I’m making a documentary about Jamie. He used to be on Wall Street working for Merrill Lynch as a trader.

One day, he wakes up in the morning and says, “Stuff this. I’m as mad as hell and I’m not going to take it anymore.” Sound familiar?

Chucks his job. Grabs his GF and moves to CA. Re-born as a Pinot Noir winemaker.

Finds the fruit. Buys it, crushes it with his and GF’s feet (honest). Blends it, bottles it, sticks the labels on and even delivers the boxes himself.

He’s as happy as Larry Jordan, having escaped his Merrill Lynch hell. SO WHAT’S YOUR MERRILL LYNCH HELL?

Hmmm… Mine? No-brainer…


Yesterday, I shoot in a San Ramon park — 1, 2, 3, 4 THs — then we drive to UCSF to shoot another TH. That’s 5.

Drive home and Burton is waiting for us with — you guessed it — another TH. Aaarrgh! So 6 on Friday.

How about Thursday? 1,2, 3, 4, 5 THs in a house in SF, then drive to National Kidney Foundation for another. That’s 6. Drive to SFCAPC Headquarters and shoot two more. Total 6+2=8.

Thursday + Friday = 14 TALKING HEADS.

My own Merrill Lynch hell.

And even though I’m as mad as hell — I guess it’s what we do and we’d better accept it if we are going to meet that mortgage payment next Wednesday.

Talking Heads look good if you separate them from the background. Which brings me to DOF.

Snip from Wikipedia:
In optics, particularly as relates to film and photography, the depth of field (DOF) is the distance in front of and beyond the subject that appears to be in focus.

For some images, such as landscapes, a large DOF may be appropriate, while for others, such as portraits, a small DOF may be more effective.

I use these three simple techniques:

This is the easiest. Tricia and I can set up and light a greenscreen interview in less than 15 minutes. It’s a formula but it works and the results are brilliant. You can do this inside or out.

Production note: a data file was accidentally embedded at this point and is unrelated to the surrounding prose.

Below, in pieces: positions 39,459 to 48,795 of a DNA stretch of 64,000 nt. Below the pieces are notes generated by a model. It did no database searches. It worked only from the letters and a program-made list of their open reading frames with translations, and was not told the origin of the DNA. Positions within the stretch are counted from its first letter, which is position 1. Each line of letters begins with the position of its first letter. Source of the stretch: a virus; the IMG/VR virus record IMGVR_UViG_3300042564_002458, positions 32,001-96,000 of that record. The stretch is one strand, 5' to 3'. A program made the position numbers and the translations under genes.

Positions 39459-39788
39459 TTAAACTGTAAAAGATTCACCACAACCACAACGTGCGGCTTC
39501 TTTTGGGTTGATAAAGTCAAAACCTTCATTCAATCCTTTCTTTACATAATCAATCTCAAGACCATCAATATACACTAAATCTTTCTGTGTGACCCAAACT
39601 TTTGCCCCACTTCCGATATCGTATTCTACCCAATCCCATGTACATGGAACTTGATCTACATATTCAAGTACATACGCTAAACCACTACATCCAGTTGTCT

Bingo. Instant out-of-focus backgrounds.

I use Paul Crisp’s free 16-point garbage matte. Get it here.

Here’s winemaker Jamie. He’s actually doing a voiceover for me, I just let the camera run on auto. See how there is no separation between Jamie and his background. In fact the BG is brighter than Jamie.

Using the 16-point matte, I ding, ding, ding, ding around Jamie’s head on V2. Set the SMOOTH to 30 and the same on FEATHER EDGES.

V1 has the identical shot but with DEFOCUS blur from the FCP VIDEO FILTERS menu. I’m lazy, I use the default setting. I drop the luminance down to 85%. No need to go into the MOTION menu, just pull down the clip overlay line in the FCP timeline.

Now the hard part. Your subject, in this case Jamie, may dare to move. Paul Crisp’s matte has a center point. Shift that up, down, left and right in your key frame timeline. The matte will follow Jamie’s movements. You may need to add 10 or more key frames for a short interview.

It’s mechanical work. Requires no thought. You can drink Jamie’s wine and listen to Zeppelin at the same time.

Do as the dentist says and add ND filters. Shoot wide open at F2 or wider.

Here I am in a San Ramon park for the National Kidney Foundation. Noah was born with kidney disease. He has a kidney donated by his dad.

I’m 7 feet from Noah. He’s about 6 feet away from the wire fence, maybe 30 feet from the trees. I’m using a Sony V1 with 1/4 inch chips.

I’ve put a ND 0.9 on the lens and thrown the Sony ND camera switch to add two more internal NDs. The result is F2 at 1080 60i. And look at that wire fence; anymore out of focus and it would disappear.

Who needs 35mm lens adaptors when simply opening up the iris reduces your DOF like this?


Spend around $6,500 on, say, a P+S Technik Mini35mm adapter and then, say, another $3,500 on a set of Nikon 35mm lenses. Now your humble Sony Z1 has the same depth of field as a regular 35mm movie camera. However besides spending 10 grand, you’ve also lost a stop and a half of light, which on 1/3″ & 1/4″ chip cameras is serious. Not only that, for the price of the Sony camera plus the P + S thingy, you could have bought a 2/3″ Panasonic camera!